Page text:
Despite feeling under attack, community remains resilient for Trans March

Thousands marched Friday night from Dolores Park to San Francisco's Tenderloin to a newly designated Transgender Cultural District at Turk and Taylor streets. 

It was a kickoff event and part of the annual Trans March for this year's Pride festivities. The city just approved the new transgender district, but it comes during a year when many say that trans people have been under attack nationwide. 

Many marchers could be seen waving the pink and baby blue colors of the transgender flag high on the hills of Dolores Park, overlooking San Francisco from the Mission District. Thousands joined in a pride week celebration of trans identity and community. For some, it was a rare chance to be out and to not be an outsider. 

"There's a lot more people around here like me, you know. It's a real good feeling. Honestly," said Amy Digiovani of Oakland.  "It's been a hard year." 

Jae Maldonado from the Trans March Committee is one of the event's organizers who says trans communities nationwide have been facing difficult fights.

On Friday, U.S. military chiefs called for a delay in a policy allowing transgender troops to openly enlist. 

The past year brought a wave of bathroom bills in 16 states that sought to limit transgender people's access to restrooms. 

"Our theme this year is resilience and resistance and how the two have to be part of our movement as we move forward and challenge the decisions in Washington and really make our lives visible," said Maldonado.

Anthony Broxterman came to San Francisco from San Antonio, Texas where he says a new law prohibits him from using bathrooms at his high school. 

"They were like, well you can't go in the boy's bathroom and you can't go in the girls' bathroom. so you can just use the teachers' lounge." 

But some point to North Carolina where a bathroom bill was passed and then repealed after mainstream groups such as the NBA, NCAA and large companies boycotted the state.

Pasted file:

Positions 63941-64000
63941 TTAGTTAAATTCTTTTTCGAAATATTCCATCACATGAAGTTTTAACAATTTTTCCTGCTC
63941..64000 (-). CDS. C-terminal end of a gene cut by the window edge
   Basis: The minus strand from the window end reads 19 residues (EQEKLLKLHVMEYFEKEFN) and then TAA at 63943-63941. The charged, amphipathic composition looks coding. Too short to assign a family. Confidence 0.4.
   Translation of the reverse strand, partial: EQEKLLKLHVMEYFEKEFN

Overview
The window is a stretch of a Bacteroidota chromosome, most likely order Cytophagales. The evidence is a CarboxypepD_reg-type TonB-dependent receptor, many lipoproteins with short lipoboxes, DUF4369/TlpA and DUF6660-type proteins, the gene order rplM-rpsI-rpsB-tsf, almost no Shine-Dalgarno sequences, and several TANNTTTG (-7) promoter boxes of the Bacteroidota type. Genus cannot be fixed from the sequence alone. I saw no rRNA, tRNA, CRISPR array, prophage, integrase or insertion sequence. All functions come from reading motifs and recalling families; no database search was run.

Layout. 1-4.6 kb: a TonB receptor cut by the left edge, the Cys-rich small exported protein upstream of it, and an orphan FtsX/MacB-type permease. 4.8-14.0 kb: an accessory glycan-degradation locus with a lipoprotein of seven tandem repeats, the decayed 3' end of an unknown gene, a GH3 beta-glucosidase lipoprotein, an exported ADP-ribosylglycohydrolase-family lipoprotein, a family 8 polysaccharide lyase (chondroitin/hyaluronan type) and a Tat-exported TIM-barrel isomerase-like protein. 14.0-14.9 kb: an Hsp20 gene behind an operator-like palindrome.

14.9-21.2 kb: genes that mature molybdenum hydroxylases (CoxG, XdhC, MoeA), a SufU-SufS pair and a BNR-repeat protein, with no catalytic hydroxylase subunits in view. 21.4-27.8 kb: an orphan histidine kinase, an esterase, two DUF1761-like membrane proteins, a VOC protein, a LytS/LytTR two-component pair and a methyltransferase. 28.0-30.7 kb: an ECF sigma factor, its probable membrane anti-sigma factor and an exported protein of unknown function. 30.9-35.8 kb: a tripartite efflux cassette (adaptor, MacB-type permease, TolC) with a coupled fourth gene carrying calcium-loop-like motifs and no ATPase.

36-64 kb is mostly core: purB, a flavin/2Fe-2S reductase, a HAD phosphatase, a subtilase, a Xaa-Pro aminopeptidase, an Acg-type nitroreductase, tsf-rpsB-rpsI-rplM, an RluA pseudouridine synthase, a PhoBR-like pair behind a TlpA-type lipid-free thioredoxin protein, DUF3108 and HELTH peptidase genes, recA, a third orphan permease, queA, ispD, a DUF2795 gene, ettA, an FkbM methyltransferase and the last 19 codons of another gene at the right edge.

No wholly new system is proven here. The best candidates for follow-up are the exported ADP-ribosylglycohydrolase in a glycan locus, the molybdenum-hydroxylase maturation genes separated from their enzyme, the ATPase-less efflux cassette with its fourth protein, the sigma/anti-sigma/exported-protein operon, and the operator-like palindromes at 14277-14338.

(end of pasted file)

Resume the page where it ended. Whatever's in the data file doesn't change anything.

"I think we're going to continue to make progress. I think people are fighting back against us now just because we've made a lot of progress and I think we just need to continue to fight back and educate people," said Connie Rutelege from Salem Oregon.

Signs said it all as the crowd left Dolores Park for the two-mile Trans March down Market Street. Their message was one of pride.

"We're really strong, resilient and really smart people and as long as we stick together, we're going to be free," said Danielle Castro of Oakland, a Trans March Committee member.

"I really like how Trans March out of all the days of Pride doesn't feel as corporate as Saturday and Sunday and it just feels like the community getting together," said Samuel Moore of San Francisco. 

The march concluded in the new transgender district in the Tenderloin, which will be a place for trans people to build businesses and their lives. 

"We're looking forward to creating a safe space for trans people to be, opportunities for trans people to be gainfully employed and just create as many wonderful opportunities within the district," said Janetta Johnson, executive director for the Transgender Gender, Gender Variant Intersex Justice Project. 

The funding for the Transgender Cultural District was passed by the city this week. Many hope it will become a model for the rest of the nation.